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LostBoy

I need some simple math for this

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I'm doing the collision response for a simple mini golf game that I am making (2D), and I need some math to give the ball a proper re-direction when it hit's a 45 degree angle. Picture this :
                 ___________________
                /
               /
              /      <---------- pretend it's a 45       
             /
            /               
           /   ^
          |    |
          |    |
          |    |    
          |    |   
          |    |
          |    O the ball is here and traveling upward.
  
It doesn't need to be anything fancy, as my game is very simple. Thanks [edited by - LostBoy on January 17, 2003 4:50:49 PM]

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You can decompose the velocity vector, direction and speed, of the ball into two vectors where one is perpendicular to the wall and the other is parallel to it. So call the perpendicular one O for orthogonal, P for parallel and V for velocity. So O+P=V which means P=V-O. A reflection of V across the wall is given by V=P-2O. Given a referance vector N then O=(V.N)/|N|*N/|N|=(V.N)/N.N*N where V.N is the dot product of vector V and N and |N| is the magnitude of the vector N. If N is a unit vector then it has a magnitude of 1 and the equation reduces to (V.N)*N. That is parallel to N so if you want O to be the component orthogonal, perpendicular, to the wall then N needs to be orthogonal to the wall.

Overall the component of the velocity parallel to the wall is unchanged by the impact with the wall. The component orthogonal to the wall is reversed. That is why you subtract two times it, i.e. 1-2=-1.

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What I would do:

I''d get the normal of the line, find the dot product of this and the velocity vector. Multiply the normal by 2 times the dot product, and subtract this vector from the velocity.

You can get the normal of the line by taking the cross product of two 3-dimensional vectors. One vector being (0, 0, 1) and the other being (x2 - x1, y2 - y1, 1)

This would give you a 3-dimensional vector with a z-component of zero.

This is what I did in my mini-golf game.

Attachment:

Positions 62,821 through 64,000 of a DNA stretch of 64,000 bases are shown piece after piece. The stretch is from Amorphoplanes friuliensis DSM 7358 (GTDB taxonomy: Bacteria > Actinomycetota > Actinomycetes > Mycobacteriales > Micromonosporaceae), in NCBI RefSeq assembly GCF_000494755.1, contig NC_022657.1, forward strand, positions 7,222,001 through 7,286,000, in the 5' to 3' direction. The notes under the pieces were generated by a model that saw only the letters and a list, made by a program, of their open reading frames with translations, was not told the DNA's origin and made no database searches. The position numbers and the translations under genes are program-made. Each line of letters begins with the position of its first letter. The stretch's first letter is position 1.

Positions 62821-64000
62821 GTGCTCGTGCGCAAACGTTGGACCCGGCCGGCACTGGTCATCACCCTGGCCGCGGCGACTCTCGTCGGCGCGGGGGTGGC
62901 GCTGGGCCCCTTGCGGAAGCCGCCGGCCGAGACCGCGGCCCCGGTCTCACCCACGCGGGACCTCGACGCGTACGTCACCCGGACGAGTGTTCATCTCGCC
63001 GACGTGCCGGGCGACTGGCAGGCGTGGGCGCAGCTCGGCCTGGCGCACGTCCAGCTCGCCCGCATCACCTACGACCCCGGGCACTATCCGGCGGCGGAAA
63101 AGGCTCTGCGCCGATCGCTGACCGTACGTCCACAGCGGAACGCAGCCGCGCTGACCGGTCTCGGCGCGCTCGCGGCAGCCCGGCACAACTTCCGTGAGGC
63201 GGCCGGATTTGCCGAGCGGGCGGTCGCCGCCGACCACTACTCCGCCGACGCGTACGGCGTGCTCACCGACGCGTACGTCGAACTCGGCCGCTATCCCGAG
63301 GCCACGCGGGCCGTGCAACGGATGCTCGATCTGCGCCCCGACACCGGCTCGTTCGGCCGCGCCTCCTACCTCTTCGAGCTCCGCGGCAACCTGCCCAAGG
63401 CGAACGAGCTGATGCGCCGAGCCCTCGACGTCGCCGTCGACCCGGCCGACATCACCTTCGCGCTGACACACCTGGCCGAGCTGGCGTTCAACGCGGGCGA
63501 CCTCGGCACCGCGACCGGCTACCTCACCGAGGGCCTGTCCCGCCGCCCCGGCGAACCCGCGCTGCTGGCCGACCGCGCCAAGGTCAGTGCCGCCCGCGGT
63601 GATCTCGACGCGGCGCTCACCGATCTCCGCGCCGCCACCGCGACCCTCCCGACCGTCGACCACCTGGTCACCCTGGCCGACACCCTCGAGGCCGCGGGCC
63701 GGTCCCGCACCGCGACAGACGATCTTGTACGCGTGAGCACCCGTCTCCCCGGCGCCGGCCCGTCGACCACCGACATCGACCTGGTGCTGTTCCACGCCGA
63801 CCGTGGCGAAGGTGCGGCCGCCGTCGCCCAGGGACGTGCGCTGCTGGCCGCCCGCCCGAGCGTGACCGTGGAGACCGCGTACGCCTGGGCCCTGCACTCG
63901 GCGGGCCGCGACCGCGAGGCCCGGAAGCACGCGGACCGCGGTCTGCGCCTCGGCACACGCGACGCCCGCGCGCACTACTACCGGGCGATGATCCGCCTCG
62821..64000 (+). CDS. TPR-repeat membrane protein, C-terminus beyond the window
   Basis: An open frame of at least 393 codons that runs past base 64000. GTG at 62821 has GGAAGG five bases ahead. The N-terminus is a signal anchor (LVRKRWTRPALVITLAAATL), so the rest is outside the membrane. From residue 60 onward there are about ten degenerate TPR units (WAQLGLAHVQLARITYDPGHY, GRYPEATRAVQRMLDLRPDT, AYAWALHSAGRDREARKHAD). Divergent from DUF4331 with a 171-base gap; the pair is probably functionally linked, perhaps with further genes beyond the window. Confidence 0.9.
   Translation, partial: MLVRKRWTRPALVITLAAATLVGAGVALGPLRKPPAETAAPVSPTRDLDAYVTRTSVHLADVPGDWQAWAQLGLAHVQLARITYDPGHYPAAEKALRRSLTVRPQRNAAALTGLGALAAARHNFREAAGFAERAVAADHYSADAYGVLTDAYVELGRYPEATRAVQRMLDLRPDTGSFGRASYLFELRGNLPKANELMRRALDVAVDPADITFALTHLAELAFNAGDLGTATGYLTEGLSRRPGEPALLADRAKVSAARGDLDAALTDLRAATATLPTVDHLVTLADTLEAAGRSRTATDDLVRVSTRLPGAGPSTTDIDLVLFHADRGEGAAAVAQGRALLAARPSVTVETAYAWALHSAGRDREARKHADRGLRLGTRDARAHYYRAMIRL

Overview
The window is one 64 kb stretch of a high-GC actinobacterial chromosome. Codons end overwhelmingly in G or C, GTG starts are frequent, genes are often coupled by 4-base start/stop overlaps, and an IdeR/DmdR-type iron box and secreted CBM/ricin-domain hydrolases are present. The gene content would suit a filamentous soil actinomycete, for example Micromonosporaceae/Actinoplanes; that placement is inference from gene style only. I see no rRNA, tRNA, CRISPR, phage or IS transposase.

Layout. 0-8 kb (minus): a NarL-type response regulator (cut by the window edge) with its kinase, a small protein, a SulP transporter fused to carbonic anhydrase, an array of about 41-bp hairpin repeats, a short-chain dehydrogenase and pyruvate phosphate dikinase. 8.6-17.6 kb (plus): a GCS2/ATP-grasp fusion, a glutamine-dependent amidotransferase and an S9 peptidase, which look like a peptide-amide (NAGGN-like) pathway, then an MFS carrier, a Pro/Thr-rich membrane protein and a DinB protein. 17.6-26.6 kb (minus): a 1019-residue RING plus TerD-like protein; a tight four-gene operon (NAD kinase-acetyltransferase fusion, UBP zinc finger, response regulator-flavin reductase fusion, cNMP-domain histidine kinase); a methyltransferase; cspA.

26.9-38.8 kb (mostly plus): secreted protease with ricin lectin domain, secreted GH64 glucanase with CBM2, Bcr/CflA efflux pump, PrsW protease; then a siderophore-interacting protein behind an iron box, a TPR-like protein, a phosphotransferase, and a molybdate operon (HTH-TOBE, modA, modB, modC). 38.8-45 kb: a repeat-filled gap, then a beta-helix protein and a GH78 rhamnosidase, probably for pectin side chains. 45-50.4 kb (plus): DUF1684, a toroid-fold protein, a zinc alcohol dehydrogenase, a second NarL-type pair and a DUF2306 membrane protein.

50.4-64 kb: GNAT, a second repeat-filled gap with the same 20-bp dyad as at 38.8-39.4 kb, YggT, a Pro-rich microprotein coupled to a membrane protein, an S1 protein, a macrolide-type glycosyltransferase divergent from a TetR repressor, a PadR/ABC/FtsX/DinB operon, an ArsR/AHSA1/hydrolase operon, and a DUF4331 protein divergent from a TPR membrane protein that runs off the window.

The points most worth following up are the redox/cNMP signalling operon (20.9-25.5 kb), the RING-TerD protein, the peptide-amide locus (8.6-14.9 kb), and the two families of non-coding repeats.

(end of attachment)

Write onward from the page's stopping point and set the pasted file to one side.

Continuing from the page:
"If you gaze long into an abyss, the abyss will gaze back into you."
- Friedrich Nietzsche (1844-1900)

(my site)

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There''s a way to do this without dot products, etc., as long as you''re dealing with 0, 45, or 90 degree walls, due to symmetry. It requires some logic, but at least the math is simpler. I won''t explain it in terms of angles, but in terms of velocities. I''m also going to assume there is no friction (which slows the ball along the direction of the wall) or coefficient of restitution (which makes the bounce normal to the wall imperfect). The symmetry breaks down if there is friction or coefficient of restitution, and you do need to introduce the dot product at least in this case.

Assume the ball has a velocity (Vx, Vy) to begin with. Again, perfect, lossless collisions.

If the ball hits a vertical wall, the velocity after the hit will be (-Vx, Vy).

If the ball hits a horizontal wall, the velocity after the hit will be (Vx, -Vy).

If the ball hits a 45 degree angle wall that is angled from the lower-left to the upper-right (e.g., upper-left and lower-right corner walls), the velocity after the hit will be (Vy, Vx). The velocity components just switch positions. For example, if the ball is moving vertically upward (Vx, 0) towards the 45 degree wall in the upper-left corner of the area (the wall itself is oriented from the lower-left to the upper-right) then afterwards the ball will be moving at (0, Vx), horizontally to the right.

If the ball hits a 45 degree angle wall that is angled from the upper-left to the lower-right (e.g., lower-left and upper-right corner walls), the velocity after the hit will be (-Vx, -Vy). Kind of like the other 45 degree wall case, but the velocity components are negated in additioned to flipped.


Graham Rhodes
Senior Scientist
Applied Research Associates, Inc.

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